It also said: “Garnier Ambre Solaire has been the expert at suncare innovation for over 85 years and is the only suncare brand with research recognised by the British Skin Foundation. We take product efficacy very seriously. Our UVA claims are supported by robust photoprotection testing carried out independently under ISO standard ISO 24443:2012 and meet the requirements of the European Recommendation for sun protection products. Given this, we are very surprised by the Which? results and have requested a meeting with the Which? researchers so our scientists can take them through our test results which confirm the efficacy of this product.”
A Beiersdorf (makers of Nivea) spokesperson said: “The safety of our products is of utmost importance. Nivea Sun prides itself on its decades of experience in sun care and is dedicated to developing products that reliably and effectively protect against sun damage. When this product was independently tested in 2019 it achieved an SPF of 62. When we re-checked this batch, the result was a UVA protection factor of 25.8. Based on this data and our comprehensive quality requirements, we disagree with the reported Which? findings.”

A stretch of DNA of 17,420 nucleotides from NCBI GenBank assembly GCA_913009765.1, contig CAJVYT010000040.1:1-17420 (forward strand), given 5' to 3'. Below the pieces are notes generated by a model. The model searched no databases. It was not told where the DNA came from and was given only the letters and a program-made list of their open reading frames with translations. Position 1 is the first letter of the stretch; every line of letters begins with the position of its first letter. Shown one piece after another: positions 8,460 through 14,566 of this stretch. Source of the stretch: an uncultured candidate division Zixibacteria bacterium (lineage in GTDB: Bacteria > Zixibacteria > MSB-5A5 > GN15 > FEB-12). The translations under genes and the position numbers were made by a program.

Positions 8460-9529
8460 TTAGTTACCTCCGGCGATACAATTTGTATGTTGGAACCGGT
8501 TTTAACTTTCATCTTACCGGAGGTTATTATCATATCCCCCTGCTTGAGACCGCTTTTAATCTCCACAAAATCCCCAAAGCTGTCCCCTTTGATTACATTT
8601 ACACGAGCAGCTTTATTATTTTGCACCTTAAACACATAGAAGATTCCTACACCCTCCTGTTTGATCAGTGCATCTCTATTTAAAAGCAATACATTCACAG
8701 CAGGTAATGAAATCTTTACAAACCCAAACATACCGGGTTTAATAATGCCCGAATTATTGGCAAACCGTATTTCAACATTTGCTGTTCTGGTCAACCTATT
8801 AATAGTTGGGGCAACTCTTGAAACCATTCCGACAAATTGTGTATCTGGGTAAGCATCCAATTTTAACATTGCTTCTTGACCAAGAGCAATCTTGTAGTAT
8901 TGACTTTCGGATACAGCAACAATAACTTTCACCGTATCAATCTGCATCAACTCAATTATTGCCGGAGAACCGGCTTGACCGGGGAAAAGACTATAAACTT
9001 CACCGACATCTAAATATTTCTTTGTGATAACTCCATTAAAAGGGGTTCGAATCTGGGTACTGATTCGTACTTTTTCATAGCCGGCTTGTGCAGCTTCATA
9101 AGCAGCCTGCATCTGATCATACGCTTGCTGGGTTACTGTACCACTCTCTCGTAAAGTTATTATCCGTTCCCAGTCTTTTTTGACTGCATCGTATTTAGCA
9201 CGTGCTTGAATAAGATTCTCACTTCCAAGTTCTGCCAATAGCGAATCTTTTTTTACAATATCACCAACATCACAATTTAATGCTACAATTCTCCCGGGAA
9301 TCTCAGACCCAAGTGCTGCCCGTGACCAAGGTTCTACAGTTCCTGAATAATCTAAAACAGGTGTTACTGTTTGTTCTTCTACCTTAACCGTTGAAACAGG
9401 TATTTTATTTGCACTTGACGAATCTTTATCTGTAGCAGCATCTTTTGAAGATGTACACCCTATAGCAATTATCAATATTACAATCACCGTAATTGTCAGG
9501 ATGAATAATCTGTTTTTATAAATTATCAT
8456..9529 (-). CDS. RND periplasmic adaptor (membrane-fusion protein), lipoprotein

Which? is the UK’s consumer champion, here to make life simpler, fairer and safer for everyone. Our research gets to the heart of consumer issues, our advice is impartial, and our rigorous product tests lead to expert recommendations. We’re the independent consumer voice that influences politicians and lawmakers, investigates, holds businesses to account and makes change happen. As an organisation we’re not for profit and all for making consumers more powerful.